While old school diners and family-owned pubs add serious charm to small town USA, even one-stoplight towns likely have a drive-thru or two. We love Taco Bell for their inclusive menu and always perk up when someone mentions the Impossible Whopper at BK. Fast food has come a long way and several spots are offering vegan-possible options for on-the-go eating. If you’re yearning for a dine-in experience, check out your local chain restaurants. Of course not all chains are vegan-friendly upon first glance, but they are consistent and researchable. Check out Happy Cow or the website’s nutrition/ allergy facts and find yourself a few meal selections before you go. Both Olive Garden and Red Robin make it easy to enjoy vegan options at well-known restaurants. Date night: check.

Small towns sure have a strong sense of community. Even if you think you’re the only vegan in town, don’t let that stop you from sharing your meal creations and grocery store finds through word of mouth and social media. If sharing on social platforms, be sure to promote the local businesses and their vegan offerings and don’t forget to tag us—we want to see your vegan eats, too. You may also consider joining or creating a Facebook or Meetup group for vegans/ vegetarians in your area. If this ends up a hit, plans for potlucks, recipe exchanges, and vegan nights on the town are a must. Your community might be small, but it is mighty—get out there and find some like-minded people in your area.

Does it take over an hour to get to the nearest Trader Joe’s? Make a day of it! Pack the car with coolers, pick up your bestie, and stock up on fun new vegan products to enjoy over the next few months. Check out any nearby vegan-friendly business and be absolutely sure to hit up that vegan cafe you’ve been coveting on Instagram on the way back. And if you are heading to Trader Joe’s, might we suggest the Garlic Spread Dip, Thai Vegetable Gyozas, and these 11 TJ combos.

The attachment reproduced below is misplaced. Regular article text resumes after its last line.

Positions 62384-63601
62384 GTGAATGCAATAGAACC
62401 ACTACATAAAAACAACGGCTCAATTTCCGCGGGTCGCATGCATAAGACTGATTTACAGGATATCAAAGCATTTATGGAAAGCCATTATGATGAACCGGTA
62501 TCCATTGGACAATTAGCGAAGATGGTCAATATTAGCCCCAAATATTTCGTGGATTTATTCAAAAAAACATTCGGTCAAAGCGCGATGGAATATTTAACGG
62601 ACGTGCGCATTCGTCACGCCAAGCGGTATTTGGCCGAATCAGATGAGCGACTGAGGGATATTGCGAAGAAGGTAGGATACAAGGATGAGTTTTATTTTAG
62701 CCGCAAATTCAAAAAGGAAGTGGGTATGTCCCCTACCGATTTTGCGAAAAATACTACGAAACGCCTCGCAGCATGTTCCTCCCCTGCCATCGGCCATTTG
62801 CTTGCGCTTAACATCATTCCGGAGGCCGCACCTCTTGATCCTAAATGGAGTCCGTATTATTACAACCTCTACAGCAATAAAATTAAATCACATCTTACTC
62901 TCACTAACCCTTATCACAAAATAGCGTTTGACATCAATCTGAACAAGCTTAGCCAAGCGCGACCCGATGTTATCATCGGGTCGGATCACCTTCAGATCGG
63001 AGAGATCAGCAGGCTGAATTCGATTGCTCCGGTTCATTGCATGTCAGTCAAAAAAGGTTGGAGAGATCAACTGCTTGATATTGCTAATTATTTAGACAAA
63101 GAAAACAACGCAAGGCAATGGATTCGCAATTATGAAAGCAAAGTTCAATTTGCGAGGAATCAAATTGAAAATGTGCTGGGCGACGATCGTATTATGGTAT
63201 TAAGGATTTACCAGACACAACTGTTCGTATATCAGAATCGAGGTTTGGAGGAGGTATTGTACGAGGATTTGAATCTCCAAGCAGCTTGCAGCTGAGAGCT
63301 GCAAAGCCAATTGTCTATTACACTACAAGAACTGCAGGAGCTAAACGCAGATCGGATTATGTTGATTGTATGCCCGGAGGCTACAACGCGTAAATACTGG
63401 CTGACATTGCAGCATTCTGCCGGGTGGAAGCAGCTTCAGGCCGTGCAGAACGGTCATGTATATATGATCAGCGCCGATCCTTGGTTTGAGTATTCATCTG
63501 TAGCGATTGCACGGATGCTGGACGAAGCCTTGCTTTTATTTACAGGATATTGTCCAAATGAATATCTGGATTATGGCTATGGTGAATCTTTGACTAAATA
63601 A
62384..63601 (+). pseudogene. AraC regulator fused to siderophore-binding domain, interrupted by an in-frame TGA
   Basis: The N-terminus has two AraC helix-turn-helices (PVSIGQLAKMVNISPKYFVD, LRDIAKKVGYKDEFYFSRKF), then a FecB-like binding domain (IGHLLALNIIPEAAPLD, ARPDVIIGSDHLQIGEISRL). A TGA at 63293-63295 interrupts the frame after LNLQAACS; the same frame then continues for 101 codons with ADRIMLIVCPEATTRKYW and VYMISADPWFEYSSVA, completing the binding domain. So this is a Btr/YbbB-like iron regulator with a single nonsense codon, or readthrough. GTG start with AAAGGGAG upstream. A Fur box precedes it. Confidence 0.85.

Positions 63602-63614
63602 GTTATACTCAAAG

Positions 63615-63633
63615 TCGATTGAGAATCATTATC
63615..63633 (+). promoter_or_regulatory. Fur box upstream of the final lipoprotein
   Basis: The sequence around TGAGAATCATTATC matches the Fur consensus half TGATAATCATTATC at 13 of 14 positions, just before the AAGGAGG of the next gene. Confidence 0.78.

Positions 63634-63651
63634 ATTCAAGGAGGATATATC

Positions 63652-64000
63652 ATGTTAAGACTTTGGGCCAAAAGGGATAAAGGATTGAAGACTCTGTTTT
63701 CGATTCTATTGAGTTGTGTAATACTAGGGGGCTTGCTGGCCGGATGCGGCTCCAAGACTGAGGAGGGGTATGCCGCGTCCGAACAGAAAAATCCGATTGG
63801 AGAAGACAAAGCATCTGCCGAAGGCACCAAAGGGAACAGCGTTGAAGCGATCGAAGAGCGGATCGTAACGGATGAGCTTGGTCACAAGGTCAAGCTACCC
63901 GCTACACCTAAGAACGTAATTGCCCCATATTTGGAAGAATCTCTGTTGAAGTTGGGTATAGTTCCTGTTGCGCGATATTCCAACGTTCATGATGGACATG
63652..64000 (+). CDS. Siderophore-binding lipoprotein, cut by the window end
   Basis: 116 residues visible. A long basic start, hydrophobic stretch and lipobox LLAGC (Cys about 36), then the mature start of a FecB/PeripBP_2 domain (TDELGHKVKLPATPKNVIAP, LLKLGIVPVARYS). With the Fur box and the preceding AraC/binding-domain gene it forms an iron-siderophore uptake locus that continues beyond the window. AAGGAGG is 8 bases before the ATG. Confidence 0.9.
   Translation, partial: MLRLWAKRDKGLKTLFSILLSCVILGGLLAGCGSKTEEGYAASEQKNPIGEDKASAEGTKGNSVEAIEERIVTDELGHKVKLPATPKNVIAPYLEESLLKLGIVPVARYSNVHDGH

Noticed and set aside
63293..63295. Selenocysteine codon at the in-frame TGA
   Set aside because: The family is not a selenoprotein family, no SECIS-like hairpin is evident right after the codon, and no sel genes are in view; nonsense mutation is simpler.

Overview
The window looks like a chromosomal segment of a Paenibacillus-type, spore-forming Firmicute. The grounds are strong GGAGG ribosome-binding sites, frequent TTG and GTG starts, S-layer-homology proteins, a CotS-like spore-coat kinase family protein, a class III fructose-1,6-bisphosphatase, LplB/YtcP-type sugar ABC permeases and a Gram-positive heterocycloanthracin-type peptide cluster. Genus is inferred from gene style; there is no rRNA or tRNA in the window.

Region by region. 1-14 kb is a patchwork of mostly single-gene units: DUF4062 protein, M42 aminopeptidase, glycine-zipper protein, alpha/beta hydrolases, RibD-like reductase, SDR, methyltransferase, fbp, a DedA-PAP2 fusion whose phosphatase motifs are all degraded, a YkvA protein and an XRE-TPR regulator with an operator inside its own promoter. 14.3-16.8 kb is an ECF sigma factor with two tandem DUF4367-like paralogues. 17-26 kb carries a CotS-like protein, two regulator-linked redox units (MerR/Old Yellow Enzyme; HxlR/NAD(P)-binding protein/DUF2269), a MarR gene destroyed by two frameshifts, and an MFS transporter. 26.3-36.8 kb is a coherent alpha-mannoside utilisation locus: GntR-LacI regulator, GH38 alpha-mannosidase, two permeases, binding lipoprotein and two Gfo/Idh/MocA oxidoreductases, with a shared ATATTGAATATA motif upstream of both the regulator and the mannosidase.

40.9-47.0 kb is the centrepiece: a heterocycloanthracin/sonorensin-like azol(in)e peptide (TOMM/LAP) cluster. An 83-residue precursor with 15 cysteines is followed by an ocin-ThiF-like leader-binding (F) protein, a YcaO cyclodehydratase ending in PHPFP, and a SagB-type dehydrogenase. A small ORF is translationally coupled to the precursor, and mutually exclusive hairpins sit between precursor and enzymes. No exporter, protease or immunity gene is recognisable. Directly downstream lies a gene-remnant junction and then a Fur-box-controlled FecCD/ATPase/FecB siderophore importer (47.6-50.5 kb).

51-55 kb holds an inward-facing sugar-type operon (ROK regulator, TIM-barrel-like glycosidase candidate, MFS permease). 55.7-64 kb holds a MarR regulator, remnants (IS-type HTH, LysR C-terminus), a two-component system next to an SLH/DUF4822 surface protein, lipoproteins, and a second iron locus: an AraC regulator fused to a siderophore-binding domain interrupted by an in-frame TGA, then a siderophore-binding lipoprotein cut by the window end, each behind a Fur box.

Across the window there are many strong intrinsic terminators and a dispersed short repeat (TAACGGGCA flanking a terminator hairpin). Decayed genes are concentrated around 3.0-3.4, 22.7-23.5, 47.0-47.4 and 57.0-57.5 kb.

Are you a small town vegan? We want to hear from you! Tag @vegoutmagazine on Instagram to show us how you are thriving as a plant-based eater in your hometown.

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VegOut Writers

Allie Mitchell

Allie is a writer, musical theatre performer, yoga instructor, and walking vegan restaurant directory. On any given day, you can catch her making tofu scramble, scouring Trader Joe’s for new plant-based products, or watching The Lizzie McGuire Movie! Visit her website at alexandrammitchell.com.

Anja Grommons

Anja is a pediatric dietitian by day and vegan foodie by night. She posts recipes, nutrition tips, and mediocre foodtography. Her New Year’s resolutions include building a virtual nutrition coaching business for vegan and veg-curious clients. Check out her blog at vegcentricdietitian.com.

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Cayla White

Cayla is an event planner, copywriter, catering manager, and vegan foodie. If she’s not working, she’s probably catching one of her favorite composers in concert, riding her bike to the movies, watching a gorgeous sunset at the bluff in Long Beach, or convincing her girlfriend to go out to eat at another vegan restaurant … again.